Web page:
The Anatomy of a Poet




  • These divisions sometimes prove useful, but are more often used as a distraction, a byproduct of what I like to call The Flattening. Under capitalism, the mechanism that birthed genre and continues to uphold it as a marketing tool, we are encouraged to undergo a flattening of every aspect of our lives: to make flat the body, to drive dull the senses, to lay still the spirit, to wipe blank the mind. Genre is a flattening of literary expression, yes, but it is also a diminishment of the vastness of language: to Aristotle, and to many others in the West, if language does not fit into these arbitrary categories, then it has no right to exist at all. (View Highlight)
  • poetry is not defined by words alone but by the poet’s relationship to language. “Writers are obliged, at some point, to realize they are involved in a language which they must change,” writer and poet James Baldwin once said.&text=He%20begins%2C%20as%20all%20writers,which%20he%20has%20to%20change.) in 1979. “And for a Black writer in this country to be born into the English language is to realize the assumptions on which the language operates are his enemy.” Poetry destroys language, undoes it completely. Places the unchanging, unforgiving rigor of English under a hot sun until stone melts away to reveal a liquid softness that is warm to the touch. A poem splits language wide open. (View Highlight)
  • This usually requires a demonization of things considered more feminine: sensitivity, care, emotions, and by doing so we gaslight someone’s own intuition, and self-knowledge, to make them question themselves at the very foundation of their being. The violence done is so innocuous, what’s left is just an unsettling feeling, like the remnants of an invisible hand on one’s throat.” This hand on my throat––that bastardized my earnestness, turned my softness into lead––was invisible, was another’s, and was my own. (View Highlight)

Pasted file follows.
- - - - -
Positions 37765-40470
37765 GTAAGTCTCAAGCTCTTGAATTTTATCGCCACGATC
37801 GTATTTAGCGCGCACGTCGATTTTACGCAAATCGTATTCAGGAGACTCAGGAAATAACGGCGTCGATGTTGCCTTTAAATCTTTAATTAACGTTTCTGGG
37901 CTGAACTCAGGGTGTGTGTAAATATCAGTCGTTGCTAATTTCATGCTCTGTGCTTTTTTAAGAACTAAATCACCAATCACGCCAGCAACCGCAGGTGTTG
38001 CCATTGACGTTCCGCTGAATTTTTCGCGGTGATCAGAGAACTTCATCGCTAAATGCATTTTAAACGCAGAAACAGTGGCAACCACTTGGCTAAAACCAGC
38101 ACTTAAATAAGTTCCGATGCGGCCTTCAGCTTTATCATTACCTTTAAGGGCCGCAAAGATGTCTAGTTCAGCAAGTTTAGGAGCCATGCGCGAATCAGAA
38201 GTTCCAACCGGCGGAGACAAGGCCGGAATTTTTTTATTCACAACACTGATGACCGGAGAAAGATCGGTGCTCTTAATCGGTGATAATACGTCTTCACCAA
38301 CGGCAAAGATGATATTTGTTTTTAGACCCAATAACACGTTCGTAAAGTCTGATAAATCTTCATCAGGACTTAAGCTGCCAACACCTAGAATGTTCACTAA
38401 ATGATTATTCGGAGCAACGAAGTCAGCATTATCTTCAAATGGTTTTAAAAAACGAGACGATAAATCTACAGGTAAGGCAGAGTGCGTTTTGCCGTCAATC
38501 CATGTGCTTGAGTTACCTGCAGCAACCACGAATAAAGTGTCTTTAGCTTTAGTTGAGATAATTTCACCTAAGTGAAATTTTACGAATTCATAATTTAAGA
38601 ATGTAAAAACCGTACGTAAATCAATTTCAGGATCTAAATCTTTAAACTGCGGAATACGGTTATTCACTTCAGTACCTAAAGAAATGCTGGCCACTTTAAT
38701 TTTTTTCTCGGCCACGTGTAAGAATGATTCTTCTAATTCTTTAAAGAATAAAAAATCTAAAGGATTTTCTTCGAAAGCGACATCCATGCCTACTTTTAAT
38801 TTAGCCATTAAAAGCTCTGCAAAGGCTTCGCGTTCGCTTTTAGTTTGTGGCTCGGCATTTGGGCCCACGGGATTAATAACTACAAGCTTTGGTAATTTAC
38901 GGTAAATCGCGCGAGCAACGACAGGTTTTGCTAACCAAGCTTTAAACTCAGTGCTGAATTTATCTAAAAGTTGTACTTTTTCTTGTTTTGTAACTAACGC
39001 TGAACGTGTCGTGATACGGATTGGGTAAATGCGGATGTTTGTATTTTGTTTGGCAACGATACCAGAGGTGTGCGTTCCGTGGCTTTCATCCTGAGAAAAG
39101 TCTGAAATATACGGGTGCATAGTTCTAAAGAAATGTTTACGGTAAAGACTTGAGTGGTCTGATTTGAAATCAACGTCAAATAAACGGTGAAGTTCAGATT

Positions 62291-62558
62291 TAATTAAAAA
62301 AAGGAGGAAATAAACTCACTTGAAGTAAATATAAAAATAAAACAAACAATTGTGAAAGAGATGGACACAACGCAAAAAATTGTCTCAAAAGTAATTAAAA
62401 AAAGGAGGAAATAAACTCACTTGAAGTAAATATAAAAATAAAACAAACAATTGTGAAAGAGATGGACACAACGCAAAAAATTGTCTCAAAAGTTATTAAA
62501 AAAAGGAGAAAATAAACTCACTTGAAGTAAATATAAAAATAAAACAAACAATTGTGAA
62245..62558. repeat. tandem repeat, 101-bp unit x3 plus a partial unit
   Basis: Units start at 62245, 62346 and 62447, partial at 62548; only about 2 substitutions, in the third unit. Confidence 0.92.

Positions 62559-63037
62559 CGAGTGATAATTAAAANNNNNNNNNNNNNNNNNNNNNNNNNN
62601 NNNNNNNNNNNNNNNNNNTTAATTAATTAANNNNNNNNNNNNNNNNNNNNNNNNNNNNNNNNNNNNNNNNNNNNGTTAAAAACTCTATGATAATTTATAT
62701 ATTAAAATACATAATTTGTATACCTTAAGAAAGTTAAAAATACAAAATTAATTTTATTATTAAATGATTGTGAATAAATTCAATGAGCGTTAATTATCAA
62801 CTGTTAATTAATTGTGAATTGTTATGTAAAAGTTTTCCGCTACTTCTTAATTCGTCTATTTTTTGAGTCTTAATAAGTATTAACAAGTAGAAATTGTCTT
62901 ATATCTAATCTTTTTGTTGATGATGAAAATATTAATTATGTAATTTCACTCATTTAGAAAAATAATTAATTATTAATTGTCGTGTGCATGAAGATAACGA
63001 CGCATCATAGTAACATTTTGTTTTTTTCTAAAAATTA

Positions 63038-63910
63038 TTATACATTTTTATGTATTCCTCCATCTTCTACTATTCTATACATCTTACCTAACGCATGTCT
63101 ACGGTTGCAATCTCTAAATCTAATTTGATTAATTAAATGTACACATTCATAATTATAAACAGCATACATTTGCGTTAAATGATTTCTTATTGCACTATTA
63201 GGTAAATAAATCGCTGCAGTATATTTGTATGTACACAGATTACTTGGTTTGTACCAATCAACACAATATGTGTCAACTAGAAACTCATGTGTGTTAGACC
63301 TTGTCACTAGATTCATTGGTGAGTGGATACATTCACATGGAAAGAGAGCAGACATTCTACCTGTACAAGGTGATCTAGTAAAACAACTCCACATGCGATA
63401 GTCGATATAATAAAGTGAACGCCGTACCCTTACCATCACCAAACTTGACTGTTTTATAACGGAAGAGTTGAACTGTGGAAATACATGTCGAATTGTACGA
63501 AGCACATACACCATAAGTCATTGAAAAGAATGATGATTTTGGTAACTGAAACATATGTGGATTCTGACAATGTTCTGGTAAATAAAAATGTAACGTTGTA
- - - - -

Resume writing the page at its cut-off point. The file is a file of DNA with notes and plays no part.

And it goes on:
• To write for profit in America is to entertain the false narrative that culture can’t be politics and politics can’t be art and poetry can’t be fiction and fiction can’t be culture. It requires an embrace of genre as a legitimate rubric, as a numbing machine for the masses. Poetry, meanwhile, cannot be distinguished by structure, form, or sound. It is instead defined by mission. “The white fathers told us: I think, therefore I am,” wrote Lorde. “The Black mother within each of us - the poet - whispers: I feel, therefore I can be free.” (View Highlight)
  • To me writing is contemplatively physical: I am pacing, I am humming, I tap my fingers on cool wood, and I put pen to page. Every sentence is a poem when you breathe deep enough. If my chest is full, my work is done. (View Highlight)
  • “all my friends are artists. Making art is our destiny.” I keep this print close to remind myself that even though I paint with words, I am making art, I am making poetry, because I want to write things that make people feel, that make their chest full, that undoes the Flattening we’ve been forced to accept as inevitable. The truth is, I could never publish the type of things I write here in a real magazine; no one would pay me for it, because it doesn’t fit into “genre.” Because it prioritizes feeling over form. Because there is no logic to the words on this page, and I never know the truth until I’ve written it down. And yet this work, this poetry, sustains me. May we make art that feels true even if people cringe. May bad poems be louder than silence. (View Highlight)